Depending on the year your house was built, different materials were probably used for the plumbing system. Most modern systems use brass, copper or PVC (polyvinyl chloride) tubes. However, older buildings used cast iron, lead and galvanized steel. Regardless of the material, each of these plumbing products has a lifespan that you should know in order to assess if you need an upgrade.
Brass, cast iron and galvanized steel have a lifespan of 80 to 100 years, copper lasts 70 to 80 years, and PVC pipes only survive 24 to 50 years. In this blog, we'll discover the most common reasons and signs a home uses to tell you that there will be new plumbing pipes in the future. We'll also discuss why it's important to be proactive to avoid major damage, as well as solutions to save you time, money and hassle. Most household plumbing is literally out of sight and, as a result, out of mind.
Unless they call attention to a big leak in a pipe, a giant spike in the water bill, or a clog in the drain, it's easy to ignore it. Keep in mind that as your home ages, so does your plumbing. Roofing materials, HVAC equipment and pipes, for example, have an average lifespan. At some point, homes need new types of plumbing.
Replacing bad water pipes isn't an easy or economical task, but it can't compare to the stress and cost of repairing damage caused by a serious water leak. The sewer line that runs under the front yard is a fundamental part of home plumbing. In the past, sewer pipes were often made of clay or cast iron. Both types are susceptible to gradual infiltration by tree roots.
Roots enter through crumbling pipe material or through joints and joints. Tree roots in plumbing pipes cause blockages and cause damage due to the build-up of wastewater. Sometimes, tree roots wrap themselves around malleable or decaying pipe and tighten it until it collapses. This is a real threat if you have old, mature trees on your property or those with shallow, penetrating root systems.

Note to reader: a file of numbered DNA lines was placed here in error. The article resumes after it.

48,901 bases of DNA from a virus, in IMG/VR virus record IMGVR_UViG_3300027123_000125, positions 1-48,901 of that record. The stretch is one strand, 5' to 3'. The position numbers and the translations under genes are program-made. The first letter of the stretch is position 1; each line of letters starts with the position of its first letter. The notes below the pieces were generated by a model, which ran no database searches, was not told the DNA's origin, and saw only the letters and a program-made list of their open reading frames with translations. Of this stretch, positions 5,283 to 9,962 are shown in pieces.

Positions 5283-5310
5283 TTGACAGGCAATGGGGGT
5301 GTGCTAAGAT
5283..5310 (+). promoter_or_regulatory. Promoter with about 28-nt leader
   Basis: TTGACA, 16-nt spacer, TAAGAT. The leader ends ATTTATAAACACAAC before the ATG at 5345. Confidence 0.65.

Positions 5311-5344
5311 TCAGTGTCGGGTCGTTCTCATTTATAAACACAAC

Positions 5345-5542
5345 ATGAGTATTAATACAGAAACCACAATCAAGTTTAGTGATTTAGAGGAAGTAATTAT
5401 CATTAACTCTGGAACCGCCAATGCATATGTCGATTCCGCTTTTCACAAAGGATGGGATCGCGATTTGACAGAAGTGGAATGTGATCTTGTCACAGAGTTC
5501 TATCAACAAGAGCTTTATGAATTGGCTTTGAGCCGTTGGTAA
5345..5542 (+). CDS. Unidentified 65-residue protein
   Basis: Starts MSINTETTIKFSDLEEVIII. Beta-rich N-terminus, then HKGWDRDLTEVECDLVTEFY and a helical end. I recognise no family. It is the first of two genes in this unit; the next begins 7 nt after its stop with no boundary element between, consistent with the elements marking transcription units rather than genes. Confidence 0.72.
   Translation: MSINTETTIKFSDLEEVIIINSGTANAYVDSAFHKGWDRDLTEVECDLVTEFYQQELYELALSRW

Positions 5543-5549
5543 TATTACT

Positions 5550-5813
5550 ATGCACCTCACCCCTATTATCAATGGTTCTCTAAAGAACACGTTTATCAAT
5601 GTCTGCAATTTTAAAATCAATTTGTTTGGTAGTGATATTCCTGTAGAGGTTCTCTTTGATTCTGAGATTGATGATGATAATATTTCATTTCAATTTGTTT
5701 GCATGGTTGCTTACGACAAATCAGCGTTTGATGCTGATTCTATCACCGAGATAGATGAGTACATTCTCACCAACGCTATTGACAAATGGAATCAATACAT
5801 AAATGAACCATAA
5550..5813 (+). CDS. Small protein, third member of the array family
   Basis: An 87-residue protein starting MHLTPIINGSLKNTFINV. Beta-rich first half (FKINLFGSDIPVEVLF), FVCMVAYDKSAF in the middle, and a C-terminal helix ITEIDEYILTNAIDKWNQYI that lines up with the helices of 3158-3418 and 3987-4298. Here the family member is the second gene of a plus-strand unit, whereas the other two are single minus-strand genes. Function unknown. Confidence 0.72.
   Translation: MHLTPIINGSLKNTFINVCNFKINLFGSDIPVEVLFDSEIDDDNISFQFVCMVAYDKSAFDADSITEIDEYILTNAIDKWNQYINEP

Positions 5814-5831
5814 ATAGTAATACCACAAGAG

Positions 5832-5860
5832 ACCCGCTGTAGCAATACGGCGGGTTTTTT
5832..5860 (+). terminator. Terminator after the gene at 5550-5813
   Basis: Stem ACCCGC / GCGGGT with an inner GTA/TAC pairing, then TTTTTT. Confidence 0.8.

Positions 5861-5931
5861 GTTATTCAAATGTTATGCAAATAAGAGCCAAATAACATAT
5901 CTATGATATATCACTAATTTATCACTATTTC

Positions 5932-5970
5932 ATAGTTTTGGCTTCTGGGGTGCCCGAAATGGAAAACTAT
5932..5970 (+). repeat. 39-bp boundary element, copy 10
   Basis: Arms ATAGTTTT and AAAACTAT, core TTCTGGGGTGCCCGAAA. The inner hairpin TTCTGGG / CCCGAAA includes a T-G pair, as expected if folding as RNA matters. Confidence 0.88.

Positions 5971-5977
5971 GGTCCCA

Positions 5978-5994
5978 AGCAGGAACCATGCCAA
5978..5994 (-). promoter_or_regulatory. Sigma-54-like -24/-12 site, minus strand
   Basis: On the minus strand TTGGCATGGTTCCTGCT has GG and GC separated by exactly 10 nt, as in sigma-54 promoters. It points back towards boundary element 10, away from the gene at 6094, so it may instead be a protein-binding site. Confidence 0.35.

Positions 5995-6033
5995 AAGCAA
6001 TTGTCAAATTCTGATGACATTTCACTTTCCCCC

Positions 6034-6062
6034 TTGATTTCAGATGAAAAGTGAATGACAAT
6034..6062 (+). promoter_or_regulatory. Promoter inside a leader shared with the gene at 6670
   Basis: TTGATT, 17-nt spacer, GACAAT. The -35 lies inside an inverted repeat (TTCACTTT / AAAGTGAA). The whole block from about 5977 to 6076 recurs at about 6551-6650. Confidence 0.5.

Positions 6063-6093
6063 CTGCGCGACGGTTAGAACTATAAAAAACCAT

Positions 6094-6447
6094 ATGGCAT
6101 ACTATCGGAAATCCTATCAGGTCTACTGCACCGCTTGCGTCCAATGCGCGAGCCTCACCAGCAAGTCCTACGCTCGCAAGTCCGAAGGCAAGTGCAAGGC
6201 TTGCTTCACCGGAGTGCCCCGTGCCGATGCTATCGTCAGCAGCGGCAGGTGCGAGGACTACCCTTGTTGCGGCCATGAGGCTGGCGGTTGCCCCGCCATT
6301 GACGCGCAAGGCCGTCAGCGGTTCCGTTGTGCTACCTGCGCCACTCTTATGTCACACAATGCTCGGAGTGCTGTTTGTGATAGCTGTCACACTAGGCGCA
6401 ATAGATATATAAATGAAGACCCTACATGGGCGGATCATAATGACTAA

One solution is to upgrade to seamless PVC pipes. PVC is less vulnerable to tree roots and lasts for decades. It has an average life expectancy of about 50 years. Since it's basically tar paper, it's common to see it fail after just 30 years.
It is also a primary objective for tree roots to infest and clog. Small pinhole leaks in water supply pipes are usually only external evidence of serious corrosion in internal pipes. This internal damage is a ticking bomb. A total pipe rupture can occur at any time and cause major water damage to your home.
The same goes for leaks around pipe joints and other components of the plumbing system. If your home has galvanized steel water supply pipes, which were usually installed as early as the 1970s, give priority to improving the pipes, including installing pipes with copper or PVC. Water from the Bolton plant has an average hardness of 147 milligrams per liter, while water from the Miller plant averages 137 milligrams per liter. Between 120 and 180 milligrams per liter is considered “hard”, while anything over 180 milligrams per liter is considered “very hard”.
Your home's supply pipes withstand large amounts of water pressure every day. Therefore, they are more likely to suffer damage and routine wear and tear. Fortunately, most supply pipes are designed to last for decades. So, if your home isn't very old, you probably won't have to replace the supply pipes anytime soon.
The expected lifespan of copper-based pipes is between 70 and 80 years, while galvanized steel pipes can last 80 to 100 years. If you notice a water leak, low water pressure, rust surrounding the faucet, or any other common problem, a plumbing professional can usually repair it the same day. However, if there always seems to be a decrease in water pressure in your home, it could be your plumbing system's way of telling you that you need to install new plumbing pipes. We can analyze your plumbing system as a whole and see what condition it is in before we recommend the best possible repair or replacement options.